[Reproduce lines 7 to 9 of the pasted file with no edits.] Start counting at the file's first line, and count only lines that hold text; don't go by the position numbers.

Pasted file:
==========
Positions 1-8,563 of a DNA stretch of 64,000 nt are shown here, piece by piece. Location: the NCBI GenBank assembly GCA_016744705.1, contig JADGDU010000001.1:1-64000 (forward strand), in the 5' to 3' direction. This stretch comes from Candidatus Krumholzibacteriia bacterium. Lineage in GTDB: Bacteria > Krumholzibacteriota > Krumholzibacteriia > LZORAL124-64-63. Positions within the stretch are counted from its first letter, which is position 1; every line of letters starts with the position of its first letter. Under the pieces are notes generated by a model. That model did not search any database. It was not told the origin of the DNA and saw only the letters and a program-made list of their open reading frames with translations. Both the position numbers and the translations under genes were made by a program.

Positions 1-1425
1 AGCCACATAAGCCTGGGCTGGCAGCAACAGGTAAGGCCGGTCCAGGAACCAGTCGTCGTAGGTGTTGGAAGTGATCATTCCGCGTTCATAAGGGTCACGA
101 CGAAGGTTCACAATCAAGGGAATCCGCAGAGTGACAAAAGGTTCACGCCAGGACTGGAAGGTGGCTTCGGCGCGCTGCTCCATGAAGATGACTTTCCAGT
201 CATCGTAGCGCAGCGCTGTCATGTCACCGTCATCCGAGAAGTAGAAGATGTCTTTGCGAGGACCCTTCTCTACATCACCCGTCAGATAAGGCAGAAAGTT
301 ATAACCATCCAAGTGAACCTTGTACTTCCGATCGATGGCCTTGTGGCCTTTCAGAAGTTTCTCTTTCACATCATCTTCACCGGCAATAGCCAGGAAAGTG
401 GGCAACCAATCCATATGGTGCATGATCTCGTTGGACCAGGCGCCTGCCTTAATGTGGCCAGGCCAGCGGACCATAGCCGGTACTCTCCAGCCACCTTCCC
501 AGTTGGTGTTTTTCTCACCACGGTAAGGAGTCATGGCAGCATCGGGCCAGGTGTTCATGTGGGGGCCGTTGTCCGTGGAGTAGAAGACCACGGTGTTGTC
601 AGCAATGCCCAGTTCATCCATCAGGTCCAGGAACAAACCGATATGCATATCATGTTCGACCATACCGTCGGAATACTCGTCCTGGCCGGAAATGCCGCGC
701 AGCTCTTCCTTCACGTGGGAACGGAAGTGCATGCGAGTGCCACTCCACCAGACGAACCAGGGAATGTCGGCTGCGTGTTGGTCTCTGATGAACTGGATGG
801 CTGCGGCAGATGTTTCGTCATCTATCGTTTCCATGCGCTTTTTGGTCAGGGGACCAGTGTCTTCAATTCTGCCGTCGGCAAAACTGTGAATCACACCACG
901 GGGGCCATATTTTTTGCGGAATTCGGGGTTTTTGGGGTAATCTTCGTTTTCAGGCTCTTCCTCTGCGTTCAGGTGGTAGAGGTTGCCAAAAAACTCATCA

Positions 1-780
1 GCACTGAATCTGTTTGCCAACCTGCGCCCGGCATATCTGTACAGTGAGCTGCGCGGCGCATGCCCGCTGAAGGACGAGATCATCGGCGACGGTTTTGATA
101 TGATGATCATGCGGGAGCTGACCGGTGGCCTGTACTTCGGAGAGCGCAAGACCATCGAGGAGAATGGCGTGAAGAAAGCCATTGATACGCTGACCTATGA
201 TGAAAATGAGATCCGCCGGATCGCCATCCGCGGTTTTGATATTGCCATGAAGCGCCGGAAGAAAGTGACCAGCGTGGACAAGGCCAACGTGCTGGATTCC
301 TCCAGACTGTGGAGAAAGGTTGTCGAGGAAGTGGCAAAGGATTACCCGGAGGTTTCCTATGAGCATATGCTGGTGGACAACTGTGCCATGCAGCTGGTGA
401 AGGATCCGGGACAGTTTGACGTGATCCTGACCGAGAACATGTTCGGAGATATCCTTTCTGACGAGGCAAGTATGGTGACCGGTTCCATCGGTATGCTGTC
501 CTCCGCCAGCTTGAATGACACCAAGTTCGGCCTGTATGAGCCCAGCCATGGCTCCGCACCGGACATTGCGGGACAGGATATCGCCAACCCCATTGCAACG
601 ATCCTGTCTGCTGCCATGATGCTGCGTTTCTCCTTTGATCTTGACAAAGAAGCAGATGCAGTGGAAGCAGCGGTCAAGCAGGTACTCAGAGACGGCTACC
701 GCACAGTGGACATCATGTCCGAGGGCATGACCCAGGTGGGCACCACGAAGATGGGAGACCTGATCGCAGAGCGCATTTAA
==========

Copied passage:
401 GGCAACCAATCCATATGGTGCATGATCTCGTTGGACCAGGCGCCTGCCTTAATGTGGCCAGGCCAGCGGACCATAGCCGGTACTCTCCAGCCACCTTCCC
501 AGTTGGTGTTTTTCTCACCACGGTAAGGAGTCATGGCAGCATCGGGCCAGGTGTTCATGTGGGGGCCGTTGTCCGTGGAGTAGAAGACCACGGTGTTGTC
601 AGCAATGCCCAGTTCATCCATCAGGTCCAGGAACAAACCGATATGCATATCATGTTCGACCATACCGTCGGAATACTCGTCCTGGCCGGAAATGCCGCGC